Congruence between vascular plants and bryophytes in response to ecological conditions in sustainably managed temperate forests (taxonomic- and trait-based levels)
AbstractVascular plant species (VP) and bryophytes (B) constitute a significant portion of forest biodiversity and respond to both management intensity and natural disturbances within forests. In this study, we investigated the cross-taxa congruence between understorey VP and B at both diversity and composition levels across a wide range of sustainably managed forests in Slovenia. The taxonomic and functional characteristics of the selected plant groups were studied, with a particular emphasis on ground-dwelling species. We employed a trait-based approach to examine the functional characteristics. On average, the species richness of B in sustainably managed temperate forests increased with the corresponding number of VP. Furthermore, a moderate positive correlation in species composition between the studied groups of ground-dwelling organisms was also observed. The ground-dwelling VP and B were congruent in terms of trait-based composition, which was influenced by soil reaction and nutrients and light availability, while trait-based diversity was only slightly similar in response to moisture. A negative correlation between the composition of stress-tolerant VP and B hemeroby was found, indicating forest environments with a low level of disturbance. This is likely due to the sustainable management of Slovenian forests, where climate change and natural disturbances have intensified in recent years. A cross-taxon comparison of the two groups at four different levels, namely taxonomic-based diversity and composition and trait-based diversity and composition, revealed varying degrees of congruence. It is therefore important to monitor the status and temporal trends of both groups from different aspects to draw reliable conclusions.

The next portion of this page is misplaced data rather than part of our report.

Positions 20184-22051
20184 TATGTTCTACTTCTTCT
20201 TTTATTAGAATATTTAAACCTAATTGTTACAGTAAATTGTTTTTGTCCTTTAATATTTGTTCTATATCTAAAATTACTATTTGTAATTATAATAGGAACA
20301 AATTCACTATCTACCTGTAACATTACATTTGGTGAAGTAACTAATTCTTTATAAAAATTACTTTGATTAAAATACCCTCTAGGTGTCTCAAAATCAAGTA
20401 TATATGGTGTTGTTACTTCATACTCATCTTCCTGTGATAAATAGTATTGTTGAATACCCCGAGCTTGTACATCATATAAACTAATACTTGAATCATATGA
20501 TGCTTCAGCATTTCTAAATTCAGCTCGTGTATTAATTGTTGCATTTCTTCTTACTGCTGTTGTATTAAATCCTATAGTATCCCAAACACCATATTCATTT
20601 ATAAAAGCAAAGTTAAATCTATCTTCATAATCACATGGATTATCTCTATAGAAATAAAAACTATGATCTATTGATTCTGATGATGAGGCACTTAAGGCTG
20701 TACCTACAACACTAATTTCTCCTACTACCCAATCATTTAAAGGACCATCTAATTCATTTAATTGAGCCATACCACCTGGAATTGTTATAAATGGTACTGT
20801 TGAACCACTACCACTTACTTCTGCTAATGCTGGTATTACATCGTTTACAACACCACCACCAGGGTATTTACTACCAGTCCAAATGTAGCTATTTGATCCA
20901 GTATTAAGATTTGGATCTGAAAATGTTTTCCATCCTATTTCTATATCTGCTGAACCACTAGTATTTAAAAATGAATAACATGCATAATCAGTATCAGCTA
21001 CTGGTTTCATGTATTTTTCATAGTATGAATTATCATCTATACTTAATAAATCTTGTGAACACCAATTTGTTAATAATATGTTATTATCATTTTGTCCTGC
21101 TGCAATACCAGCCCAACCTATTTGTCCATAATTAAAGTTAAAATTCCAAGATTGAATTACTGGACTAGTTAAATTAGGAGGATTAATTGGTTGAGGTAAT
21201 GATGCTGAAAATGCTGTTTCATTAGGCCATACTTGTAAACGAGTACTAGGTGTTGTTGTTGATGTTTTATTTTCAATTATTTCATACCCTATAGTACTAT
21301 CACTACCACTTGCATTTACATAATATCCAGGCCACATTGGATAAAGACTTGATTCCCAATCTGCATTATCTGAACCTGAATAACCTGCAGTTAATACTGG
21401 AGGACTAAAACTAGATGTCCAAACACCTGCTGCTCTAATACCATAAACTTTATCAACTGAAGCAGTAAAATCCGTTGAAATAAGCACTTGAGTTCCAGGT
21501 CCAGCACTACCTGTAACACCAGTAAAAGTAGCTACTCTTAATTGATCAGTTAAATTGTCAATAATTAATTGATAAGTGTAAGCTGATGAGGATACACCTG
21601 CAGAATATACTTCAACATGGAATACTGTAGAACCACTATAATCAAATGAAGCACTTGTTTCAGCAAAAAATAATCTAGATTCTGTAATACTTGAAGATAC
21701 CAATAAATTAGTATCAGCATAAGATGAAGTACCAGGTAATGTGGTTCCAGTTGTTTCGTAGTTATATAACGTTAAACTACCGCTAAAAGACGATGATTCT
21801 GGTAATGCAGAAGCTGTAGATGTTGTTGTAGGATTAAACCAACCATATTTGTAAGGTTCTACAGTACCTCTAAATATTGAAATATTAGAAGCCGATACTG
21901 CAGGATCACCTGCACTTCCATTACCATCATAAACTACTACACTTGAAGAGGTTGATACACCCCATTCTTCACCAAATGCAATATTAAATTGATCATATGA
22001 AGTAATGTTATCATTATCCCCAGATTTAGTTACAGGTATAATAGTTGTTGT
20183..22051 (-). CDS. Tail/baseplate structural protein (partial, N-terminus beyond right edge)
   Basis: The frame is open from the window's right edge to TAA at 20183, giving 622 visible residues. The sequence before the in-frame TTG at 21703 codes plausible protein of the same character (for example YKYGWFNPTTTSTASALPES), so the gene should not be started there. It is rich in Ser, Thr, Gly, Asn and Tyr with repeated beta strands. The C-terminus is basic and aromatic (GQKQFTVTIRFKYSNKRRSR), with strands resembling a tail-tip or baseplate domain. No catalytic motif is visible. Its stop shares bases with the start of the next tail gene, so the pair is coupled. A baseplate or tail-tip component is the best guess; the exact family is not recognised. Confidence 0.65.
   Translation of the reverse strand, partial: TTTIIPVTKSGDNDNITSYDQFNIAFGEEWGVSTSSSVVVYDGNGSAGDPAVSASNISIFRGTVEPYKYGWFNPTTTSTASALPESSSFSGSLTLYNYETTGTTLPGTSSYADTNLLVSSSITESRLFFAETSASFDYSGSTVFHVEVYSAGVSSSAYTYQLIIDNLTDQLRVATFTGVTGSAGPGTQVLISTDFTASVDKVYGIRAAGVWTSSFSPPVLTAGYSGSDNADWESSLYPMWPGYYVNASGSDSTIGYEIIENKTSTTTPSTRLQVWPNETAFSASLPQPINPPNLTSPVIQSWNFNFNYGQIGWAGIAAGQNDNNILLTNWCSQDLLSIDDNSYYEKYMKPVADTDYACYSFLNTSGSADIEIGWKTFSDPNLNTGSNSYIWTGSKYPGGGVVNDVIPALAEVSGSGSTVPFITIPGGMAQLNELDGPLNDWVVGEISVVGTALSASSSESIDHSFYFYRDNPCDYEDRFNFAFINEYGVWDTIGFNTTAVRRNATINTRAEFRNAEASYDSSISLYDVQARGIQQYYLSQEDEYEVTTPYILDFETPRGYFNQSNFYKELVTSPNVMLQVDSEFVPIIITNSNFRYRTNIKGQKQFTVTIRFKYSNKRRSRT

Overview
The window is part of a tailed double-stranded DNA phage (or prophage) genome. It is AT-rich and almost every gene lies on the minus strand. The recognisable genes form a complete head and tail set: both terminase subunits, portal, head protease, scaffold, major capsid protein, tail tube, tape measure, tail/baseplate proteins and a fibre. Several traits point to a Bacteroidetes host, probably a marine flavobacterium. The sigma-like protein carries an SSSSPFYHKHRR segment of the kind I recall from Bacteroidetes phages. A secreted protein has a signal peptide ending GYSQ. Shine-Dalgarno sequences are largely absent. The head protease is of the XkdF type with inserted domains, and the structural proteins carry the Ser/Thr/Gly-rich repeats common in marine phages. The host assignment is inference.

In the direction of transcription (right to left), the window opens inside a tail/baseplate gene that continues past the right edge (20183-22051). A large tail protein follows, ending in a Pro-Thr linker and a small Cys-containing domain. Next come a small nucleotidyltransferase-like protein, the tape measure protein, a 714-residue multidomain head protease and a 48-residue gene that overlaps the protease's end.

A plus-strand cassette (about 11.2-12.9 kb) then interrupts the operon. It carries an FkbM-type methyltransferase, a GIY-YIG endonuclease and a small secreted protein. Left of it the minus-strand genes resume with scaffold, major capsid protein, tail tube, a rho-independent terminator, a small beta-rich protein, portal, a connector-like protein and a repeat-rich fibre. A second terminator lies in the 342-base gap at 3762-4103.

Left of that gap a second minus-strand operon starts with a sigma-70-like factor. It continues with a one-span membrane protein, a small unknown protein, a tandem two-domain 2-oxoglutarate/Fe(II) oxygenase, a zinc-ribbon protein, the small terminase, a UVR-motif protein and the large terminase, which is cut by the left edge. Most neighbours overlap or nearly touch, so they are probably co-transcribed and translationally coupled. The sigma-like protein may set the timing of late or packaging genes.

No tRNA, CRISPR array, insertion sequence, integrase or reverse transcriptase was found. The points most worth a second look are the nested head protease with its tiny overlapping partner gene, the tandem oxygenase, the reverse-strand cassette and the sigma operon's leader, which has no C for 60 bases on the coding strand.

- Plant Ecology
- Citations: 0
- Oct 9, 2023
The impact of environmental factors on traits of Hedera helix L. vegetative shoots
AbstractHedera helix L. is an evergreen vine native to Europe. Nowadays, it is commonly recognized as an expansive species, posing danger to biodiversity of natural ecosystems. Obtaining the relationships between morphological variability, productive parameters of vegetative individuals, and variations in environmental factors (on the example of the Kórnik Arboretum) is important for understanding the successful adaptation and dispersion of H. helix. Thus, the issue of our studies was to discover the link between environmental factors and morphometric measurements of H. helix. We collected data on leaf length, leaf width, leaf petiole length, plant stem length, and the number of leaves per stem. We assessed values of ecological plasticity and correlation between the studied parameters. The results indicated the tolerance of ivy to wide variation in edaphic conditions. The limiting environmental factors for growth of the studied subpopulations were soil moisture and light intensity. We found large variability of leaf morphometric parameters and shoot length. Close correlation links were detected between leaf length/leaf width, leaf length/leaf petiole length, and leaf width/leaf petiole length. The length of the average leaf and the length of leaf petiole were the most variable parameters under different values of light intensity. Weak relationships were found between light intensity at the soil surface and plant stem length/the number of leaves per shoot. A high level of index of morphological integration of H. helix individuals and a close relationship between the quality index/subpopulation compositions were established in this study. A direct relationship between light intensity and specific leaf area values was established. The value of specific leaf area decreased linearly with increasing light intensity at the soil surface.
- Plant Ecology
- Citations: 0
- Sep 21, 2023